Document Detail

Frequency and Predictors of Renal Artery Stenosis in Hypertensive Patients Undergoing Coronary Angiography.
MedLine Citation:
PMID:  22773382     Owner:  NLM     Status:  Publisher    
Renal artery stenosis (RAS) and coronary artery disease share common risk factors. We investigated the frequency and predictors of RAS among hypertensive patients who underwent elective coronary angiography. A total of 832 hypertensive patients underwent coronary and renal angiography at the same session. Renal artery stenosis was classified as mild, moderate, or severe. The study population consisted of 4 groups; 71.1% with normal renal arteries, 12.5% with mild, 8.9% with moderate, and 7.5% with severe RAS. The prevalence of significant (≥50%) RAS was 16.3%. The Gensini score showed a stepwise rise with increasing severity of RAS. Age, duration of hypertension, estimated glomerular filtration rate, Gensini score, and multivessel disease were independent predictors for the presence of RAS. Hypertensive patients with those risk factors might need detailed investigation for RAS which may affect their prognosis.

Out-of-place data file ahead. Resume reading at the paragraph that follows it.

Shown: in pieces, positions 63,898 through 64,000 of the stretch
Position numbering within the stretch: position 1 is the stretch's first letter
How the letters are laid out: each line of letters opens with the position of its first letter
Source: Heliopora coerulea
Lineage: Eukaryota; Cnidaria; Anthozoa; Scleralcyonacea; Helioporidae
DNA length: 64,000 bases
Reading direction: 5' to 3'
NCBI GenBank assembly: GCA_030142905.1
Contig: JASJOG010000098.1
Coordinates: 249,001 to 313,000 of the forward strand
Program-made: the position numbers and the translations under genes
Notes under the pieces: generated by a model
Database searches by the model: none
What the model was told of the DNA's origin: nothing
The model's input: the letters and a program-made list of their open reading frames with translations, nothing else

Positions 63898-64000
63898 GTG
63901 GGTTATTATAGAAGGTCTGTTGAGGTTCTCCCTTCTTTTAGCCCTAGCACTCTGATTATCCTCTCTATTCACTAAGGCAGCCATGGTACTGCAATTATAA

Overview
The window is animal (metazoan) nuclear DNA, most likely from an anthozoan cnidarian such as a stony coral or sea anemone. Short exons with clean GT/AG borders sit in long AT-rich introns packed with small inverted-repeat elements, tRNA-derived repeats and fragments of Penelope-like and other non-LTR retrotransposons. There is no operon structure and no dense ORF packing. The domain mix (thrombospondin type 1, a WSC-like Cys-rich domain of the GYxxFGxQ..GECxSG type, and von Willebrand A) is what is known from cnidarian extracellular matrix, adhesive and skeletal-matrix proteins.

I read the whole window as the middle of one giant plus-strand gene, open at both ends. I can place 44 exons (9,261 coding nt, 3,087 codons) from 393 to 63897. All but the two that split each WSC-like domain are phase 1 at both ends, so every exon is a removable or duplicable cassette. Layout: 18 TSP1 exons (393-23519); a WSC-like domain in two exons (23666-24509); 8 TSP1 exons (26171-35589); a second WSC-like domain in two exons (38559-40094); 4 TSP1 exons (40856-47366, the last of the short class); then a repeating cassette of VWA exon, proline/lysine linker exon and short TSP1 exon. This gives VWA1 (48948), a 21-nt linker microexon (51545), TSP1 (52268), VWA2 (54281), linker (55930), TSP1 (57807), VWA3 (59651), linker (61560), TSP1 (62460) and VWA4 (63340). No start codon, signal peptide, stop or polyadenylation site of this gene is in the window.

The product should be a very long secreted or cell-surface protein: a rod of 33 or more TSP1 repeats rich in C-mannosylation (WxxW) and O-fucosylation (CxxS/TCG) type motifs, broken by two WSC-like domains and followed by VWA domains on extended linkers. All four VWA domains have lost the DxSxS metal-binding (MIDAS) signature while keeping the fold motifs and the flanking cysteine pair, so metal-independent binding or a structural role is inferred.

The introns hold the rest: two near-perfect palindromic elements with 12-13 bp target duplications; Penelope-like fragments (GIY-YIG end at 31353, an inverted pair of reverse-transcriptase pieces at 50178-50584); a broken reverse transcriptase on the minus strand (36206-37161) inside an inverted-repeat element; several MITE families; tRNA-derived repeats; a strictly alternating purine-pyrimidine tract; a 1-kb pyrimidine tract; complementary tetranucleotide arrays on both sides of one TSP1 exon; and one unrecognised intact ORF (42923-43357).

Hikmet Yorgun; Giray Kabakçi; Ugur Canpolat; Kudret Aytemir; Görkem Fatihoglu; Ugur Nadir Karakulak; Ergün Baris Kaya; Levent Sahiner; Lale Tokgözoglu; Ali Oto
Publication Detail:
Type:  JOURNAL ARTICLE     Date:  2012-7-6
Journal Detail:
Title:  Angiology     Volume:  -     ISSN:  1940-1574     ISO Abbreviation:  -     Publication Date:  2012 Jul 
Date Detail:
Created Date:  2012-7-9     Completed Date:  -     Revised Date:  -    
Medline Journal Info:
Nlm Unique ID:  0203706     Medline TA:  Angiology     Country:  -    
Other Details:
Languages:  ENG     Pagination:  -     Citation Subset:  -    
Export Citation:
APA/MLA Format     Download EndNote     Download BibTex
MeSH Terms

From MEDLINE®/PubMed®, a database of the U.S. National Library of Medicine

Previous Document:  The water table: the shifting foundation of life on land.
Next Document:  Severity of Coronary Artery Disease Affects Prognosis of Patients With Peripheral Artery Disease.